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In re Petition for Leave to Appeal by Gerber

Supreme Court of North Dakota

August 25, 2015

In the Matter of the Petition for Leave to Appeal by Benjamin Loren Gerber Benjamin Loren Gerber, Petitioner
v.
Disciplinary Board of the North Dakota Supreme Court, Respondent

Page 862

ADMONITION ORDERED.

Scott K. Porsborg, Bismarck, N.D., for petitioner.

Brent J. Edison (argued), Fargo, N.D. and Kara J. Johnson (on brief), Bismarck, N.D., for respondent.

Gerald W. VandeWalle, C.J., Lisa Fair McEvers, Daniel J. Crothers, Dale V. Sandstrom, Carol Ronning Kapsner.

OPINION

Page 863

Application for disciplinary action.

Per Curiam.

[¶1] Gerber appeals a decision of the Disciplinary Board of the Supreme Court, affirming the Inquiry Committee West determination to admonish him for violating N.D.R. Prof. Conduct 5.5, relating to the unauthorized practice of law. We conclude clear and convincing evidence establishes that Gerber violated N.D.R. Prof. Conduct 5.5(d) and order that Gerber be admonished.

I

[¶2] From about September 2010 until late October or early November 2011, Gerber worked as a " staff attorney" in the Bismarck office of Fredrikson & Byron, P.A., a law firm based in Minneapolis, Minnesota. While in Bismarck, Gerber worked as a registered lobbyist, conducted title research, and assisted in drafting title opinions. Although Gerber was admitted to practice law in Minnesota in October 2010, Gerber has never been licensed to practice law in North Dakota. The Fredrikson firm announced Gerber's hiring in a news release:

For Immediate Release

Fredrikson & Byron Hires Five Attorneys

Minneapolis, MN December 9, 2010--Fredrikson & Byron announces five attorneys joined the firm to support the growing practice in the Bismarck office: . . . Benjamin L. Gerber . . . .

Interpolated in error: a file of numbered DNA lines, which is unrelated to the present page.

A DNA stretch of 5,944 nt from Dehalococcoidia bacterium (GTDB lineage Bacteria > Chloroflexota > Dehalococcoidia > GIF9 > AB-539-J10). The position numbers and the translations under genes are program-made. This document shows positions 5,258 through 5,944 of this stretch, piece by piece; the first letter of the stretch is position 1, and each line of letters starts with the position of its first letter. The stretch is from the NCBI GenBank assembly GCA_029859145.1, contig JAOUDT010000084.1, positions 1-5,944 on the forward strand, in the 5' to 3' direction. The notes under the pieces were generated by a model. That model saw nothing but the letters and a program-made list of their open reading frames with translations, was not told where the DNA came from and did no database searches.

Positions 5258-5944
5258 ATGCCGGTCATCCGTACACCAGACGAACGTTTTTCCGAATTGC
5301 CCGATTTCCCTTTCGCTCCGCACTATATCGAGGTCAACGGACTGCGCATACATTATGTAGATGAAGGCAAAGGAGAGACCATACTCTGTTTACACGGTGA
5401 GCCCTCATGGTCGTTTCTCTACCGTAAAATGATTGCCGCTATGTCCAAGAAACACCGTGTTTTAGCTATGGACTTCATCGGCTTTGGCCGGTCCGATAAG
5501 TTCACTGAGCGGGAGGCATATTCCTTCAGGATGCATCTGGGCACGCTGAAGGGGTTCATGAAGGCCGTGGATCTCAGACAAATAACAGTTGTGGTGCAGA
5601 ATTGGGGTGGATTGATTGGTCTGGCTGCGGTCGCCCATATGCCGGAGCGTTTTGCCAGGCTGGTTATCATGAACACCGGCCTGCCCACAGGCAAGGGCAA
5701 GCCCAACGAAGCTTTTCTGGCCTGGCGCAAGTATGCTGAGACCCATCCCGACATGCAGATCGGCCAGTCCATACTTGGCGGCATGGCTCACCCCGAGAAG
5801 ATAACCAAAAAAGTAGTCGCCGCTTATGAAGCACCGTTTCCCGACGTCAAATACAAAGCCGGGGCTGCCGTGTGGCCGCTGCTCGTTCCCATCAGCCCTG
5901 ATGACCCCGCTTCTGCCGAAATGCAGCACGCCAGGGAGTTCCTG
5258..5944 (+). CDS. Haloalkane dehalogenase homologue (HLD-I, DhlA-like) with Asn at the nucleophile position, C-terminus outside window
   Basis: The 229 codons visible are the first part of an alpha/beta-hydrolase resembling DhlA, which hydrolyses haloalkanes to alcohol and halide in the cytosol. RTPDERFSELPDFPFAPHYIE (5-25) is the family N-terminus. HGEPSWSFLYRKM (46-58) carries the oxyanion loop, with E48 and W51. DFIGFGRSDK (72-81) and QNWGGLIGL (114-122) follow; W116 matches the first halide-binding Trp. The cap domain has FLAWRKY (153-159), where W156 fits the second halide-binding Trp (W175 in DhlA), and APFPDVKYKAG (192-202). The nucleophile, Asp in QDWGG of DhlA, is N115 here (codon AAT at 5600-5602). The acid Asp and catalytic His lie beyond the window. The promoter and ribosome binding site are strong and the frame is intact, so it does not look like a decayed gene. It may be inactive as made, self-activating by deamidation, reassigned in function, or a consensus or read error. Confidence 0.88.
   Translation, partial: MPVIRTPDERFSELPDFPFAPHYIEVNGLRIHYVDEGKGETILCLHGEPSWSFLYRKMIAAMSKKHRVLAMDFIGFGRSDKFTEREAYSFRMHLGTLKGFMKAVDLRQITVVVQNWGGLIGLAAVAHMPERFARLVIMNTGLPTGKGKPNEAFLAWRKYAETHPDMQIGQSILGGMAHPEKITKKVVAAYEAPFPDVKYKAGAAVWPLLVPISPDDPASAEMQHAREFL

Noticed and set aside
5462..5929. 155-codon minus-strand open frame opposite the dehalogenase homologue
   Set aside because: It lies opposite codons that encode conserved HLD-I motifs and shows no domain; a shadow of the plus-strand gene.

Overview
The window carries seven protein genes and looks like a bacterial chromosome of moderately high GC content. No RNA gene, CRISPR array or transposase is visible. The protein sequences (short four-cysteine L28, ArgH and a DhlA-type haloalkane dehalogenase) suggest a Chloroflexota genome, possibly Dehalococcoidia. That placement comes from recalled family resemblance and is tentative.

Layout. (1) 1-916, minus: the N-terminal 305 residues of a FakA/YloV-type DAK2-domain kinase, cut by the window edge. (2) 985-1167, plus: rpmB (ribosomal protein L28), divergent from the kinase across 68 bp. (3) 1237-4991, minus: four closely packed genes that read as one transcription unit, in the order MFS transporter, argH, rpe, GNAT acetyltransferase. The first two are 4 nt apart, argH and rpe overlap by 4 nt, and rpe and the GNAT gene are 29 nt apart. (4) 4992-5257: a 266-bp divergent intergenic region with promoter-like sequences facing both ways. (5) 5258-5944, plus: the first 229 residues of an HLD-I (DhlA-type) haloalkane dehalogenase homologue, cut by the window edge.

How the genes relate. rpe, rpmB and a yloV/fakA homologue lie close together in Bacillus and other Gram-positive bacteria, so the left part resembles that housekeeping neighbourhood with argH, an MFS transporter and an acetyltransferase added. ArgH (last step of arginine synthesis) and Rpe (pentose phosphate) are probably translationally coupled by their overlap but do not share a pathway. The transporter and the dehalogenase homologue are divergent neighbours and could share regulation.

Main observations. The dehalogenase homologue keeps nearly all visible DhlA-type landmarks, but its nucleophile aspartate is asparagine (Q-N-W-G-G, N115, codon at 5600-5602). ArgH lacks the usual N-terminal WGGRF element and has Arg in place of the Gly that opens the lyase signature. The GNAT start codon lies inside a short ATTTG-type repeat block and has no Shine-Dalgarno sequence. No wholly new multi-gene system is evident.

. . . .
Gerber is a government relations specialist in the Government Relations Group and staff attorney in the Energy Group. Gerber works with clients to understand their goals and legislative needs and devises a practical strategy to help them achieve success. He also works as a representative between the client and the North Dakota Legislature, the Governor's office, state agencies, and other federal and local government officials. Gerber's energy practice focuses on title examination and oil and gas law.

[¶3] At the firm, Gerber worked as a " staff attorney" and a " government relations specialist" and represented Fredrikson's clients before the North Dakota Legislature as a registered lobbyist. He was supervised by an attorney in Fredrikson's Minneapolis office. Gerber also researched title issues and assisted in drafting title opinions under the supervision of an attorney in the Bismarck office. A supervising attorney reviewed, revised, approved and signed the final title opinions. Gerber did not obtain or retain his own clients, other than with respect to his lobbying activities, provide any legal advice independent of his supervising attorneys, or perform any work for Fredrikson's clients without their supervision.

[¶4] In October 2011, before leaving the firm, Gerber completed an application for admission to the North Dakota bar.

Page 864